6. You're right, the L&M housing doesn't allow you to turn off the camera without opening the housing. This is annoying, but doesn't seem to be a problem. The camera will go into a sleep mode after a user-selected period of non-use. The battery lasts quite a while, and I have never had any problem with it not lasting for a full two-tank dive with long surface interval and plenty of pictures shot underwater. My flashes are Ikelite D50 and DS125. I chose the Nikonos style bulkheads instead of the wetlink. They work fine. I have only experienced leakage one time at the housing end of the connector. Since then, I liberally coat the pins with silicone grease. I don't think any more moisture has gotten into the connection, but hopefully, if it should, the grease would shield the pins from corrosion. John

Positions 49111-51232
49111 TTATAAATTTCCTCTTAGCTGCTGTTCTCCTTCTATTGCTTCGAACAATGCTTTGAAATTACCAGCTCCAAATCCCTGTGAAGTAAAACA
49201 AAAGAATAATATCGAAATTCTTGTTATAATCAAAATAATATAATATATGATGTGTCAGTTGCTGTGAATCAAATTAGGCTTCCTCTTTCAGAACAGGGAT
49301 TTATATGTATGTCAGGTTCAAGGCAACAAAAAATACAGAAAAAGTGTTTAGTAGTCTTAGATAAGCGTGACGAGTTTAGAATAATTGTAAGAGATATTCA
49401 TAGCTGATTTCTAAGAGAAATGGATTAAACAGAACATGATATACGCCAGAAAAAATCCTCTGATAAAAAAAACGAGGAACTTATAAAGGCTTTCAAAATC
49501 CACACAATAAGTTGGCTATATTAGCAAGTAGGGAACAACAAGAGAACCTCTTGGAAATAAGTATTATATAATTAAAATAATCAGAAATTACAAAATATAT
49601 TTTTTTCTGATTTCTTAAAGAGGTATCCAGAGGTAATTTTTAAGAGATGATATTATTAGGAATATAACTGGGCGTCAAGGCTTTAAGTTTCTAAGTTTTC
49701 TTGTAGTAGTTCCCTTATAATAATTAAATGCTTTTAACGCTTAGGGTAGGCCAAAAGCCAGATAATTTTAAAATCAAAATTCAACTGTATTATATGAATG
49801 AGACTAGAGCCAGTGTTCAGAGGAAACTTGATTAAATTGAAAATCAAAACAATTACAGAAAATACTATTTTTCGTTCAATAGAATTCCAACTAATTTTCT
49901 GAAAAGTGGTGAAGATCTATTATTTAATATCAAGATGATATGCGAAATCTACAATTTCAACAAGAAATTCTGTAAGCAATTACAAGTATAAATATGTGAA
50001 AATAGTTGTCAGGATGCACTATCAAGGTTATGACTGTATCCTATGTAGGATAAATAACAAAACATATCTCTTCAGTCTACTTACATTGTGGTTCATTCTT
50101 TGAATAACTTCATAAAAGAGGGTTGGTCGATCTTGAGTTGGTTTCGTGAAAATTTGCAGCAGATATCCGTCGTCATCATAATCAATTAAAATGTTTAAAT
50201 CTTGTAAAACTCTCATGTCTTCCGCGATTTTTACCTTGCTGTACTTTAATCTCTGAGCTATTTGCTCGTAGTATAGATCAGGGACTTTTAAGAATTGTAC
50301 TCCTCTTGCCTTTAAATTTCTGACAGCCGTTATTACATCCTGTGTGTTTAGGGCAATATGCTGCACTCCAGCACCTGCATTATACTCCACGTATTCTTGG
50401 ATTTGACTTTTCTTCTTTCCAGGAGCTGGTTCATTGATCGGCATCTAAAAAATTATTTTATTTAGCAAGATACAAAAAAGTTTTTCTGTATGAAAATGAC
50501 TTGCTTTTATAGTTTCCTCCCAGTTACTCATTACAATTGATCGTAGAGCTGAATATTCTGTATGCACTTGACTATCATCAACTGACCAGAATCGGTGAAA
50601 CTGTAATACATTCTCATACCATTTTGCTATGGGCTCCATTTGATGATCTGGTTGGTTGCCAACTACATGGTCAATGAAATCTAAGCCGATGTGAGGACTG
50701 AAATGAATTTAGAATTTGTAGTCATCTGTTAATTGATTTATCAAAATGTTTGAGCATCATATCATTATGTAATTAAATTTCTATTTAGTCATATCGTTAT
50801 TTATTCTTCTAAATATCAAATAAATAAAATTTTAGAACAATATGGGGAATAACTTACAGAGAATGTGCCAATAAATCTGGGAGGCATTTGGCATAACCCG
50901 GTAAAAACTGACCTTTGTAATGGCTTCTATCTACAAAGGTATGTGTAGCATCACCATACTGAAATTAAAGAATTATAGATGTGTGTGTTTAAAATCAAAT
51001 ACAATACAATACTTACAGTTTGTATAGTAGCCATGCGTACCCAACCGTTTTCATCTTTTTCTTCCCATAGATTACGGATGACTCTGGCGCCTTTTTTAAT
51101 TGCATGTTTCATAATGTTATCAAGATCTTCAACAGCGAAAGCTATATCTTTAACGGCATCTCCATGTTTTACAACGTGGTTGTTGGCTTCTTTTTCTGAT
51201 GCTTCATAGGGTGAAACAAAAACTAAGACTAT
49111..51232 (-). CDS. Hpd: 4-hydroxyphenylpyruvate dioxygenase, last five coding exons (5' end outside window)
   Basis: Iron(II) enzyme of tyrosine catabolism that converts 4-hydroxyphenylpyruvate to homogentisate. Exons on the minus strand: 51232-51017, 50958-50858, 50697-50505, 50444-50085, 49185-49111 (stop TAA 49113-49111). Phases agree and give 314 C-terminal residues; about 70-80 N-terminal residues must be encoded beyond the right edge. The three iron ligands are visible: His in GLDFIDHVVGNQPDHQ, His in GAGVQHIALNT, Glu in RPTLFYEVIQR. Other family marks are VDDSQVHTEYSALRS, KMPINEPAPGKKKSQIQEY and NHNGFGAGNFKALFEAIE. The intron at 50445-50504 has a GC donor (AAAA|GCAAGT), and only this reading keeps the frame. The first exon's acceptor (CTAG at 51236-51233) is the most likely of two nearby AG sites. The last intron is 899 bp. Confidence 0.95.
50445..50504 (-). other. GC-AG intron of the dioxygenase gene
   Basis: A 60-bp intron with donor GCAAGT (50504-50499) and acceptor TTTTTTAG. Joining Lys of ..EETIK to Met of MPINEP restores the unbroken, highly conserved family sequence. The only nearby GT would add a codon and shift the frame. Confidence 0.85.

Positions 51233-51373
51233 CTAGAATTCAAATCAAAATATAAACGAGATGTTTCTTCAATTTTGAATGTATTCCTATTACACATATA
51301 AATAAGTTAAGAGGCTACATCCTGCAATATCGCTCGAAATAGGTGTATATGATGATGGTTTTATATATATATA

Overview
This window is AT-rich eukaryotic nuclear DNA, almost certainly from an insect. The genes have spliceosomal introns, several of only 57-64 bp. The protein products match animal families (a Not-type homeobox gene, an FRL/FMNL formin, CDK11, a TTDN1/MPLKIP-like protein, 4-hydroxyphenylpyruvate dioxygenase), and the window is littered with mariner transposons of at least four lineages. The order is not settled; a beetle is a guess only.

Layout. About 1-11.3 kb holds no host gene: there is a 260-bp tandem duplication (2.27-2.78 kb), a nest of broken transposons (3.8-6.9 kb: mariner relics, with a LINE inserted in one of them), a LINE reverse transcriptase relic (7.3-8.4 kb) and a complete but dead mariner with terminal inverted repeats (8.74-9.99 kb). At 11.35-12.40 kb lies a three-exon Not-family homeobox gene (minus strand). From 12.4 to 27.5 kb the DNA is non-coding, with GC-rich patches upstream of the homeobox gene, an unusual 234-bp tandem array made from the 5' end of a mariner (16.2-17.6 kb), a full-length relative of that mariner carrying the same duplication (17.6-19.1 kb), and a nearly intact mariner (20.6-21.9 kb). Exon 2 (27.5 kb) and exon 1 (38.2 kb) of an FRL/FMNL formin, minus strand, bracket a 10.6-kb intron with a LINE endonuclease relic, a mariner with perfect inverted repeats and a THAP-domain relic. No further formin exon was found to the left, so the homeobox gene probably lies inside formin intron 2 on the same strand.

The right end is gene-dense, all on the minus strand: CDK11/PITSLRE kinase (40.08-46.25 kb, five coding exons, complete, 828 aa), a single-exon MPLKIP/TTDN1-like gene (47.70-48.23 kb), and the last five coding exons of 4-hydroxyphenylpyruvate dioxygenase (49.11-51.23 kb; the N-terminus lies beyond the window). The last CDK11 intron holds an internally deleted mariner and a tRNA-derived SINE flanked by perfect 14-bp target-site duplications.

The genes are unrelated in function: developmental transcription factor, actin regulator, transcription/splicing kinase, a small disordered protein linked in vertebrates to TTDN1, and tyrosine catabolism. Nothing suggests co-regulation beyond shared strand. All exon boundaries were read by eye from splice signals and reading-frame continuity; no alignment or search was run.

7. I went through this same decision analysis last December. It's was scary, because none of the local dive shops stock any of the higher end housings. As a result, there was no way to do any touchy/feely evaluation of the various models available. Anyway, I chose the L&M Titan housing. I bought it "sight unseen" based on L&M's reputation and reviews I found online. I've just returned from spending five months diving in the northeastern Caribbean from the Bahamas to St Barts. I made more than a hundred dives with this rig and have been very happy with it. My choice was based largely on the ROC. As I'm sure you know, Nikon's iTTL limits the use of u/w flash to essentially manual exposure. The ROC system provides 12-step control of the flash at the push of a button. This sounded really useful. However, in reality, I haven't found it necessary to change the flash exposure that much. (The independent control of dual flashes is nice, though.) What I have found to be very useful is the thumb control of the shutter speed and fstop. The focus lock button is also useful. I still don't have any hands-on experience with any of the other D100 housings, so I can't offer you a feature-for-feature comparrison. But, for me, I have been very pleased with every aspect of the L&M housing. I would buy another one. Good luck, John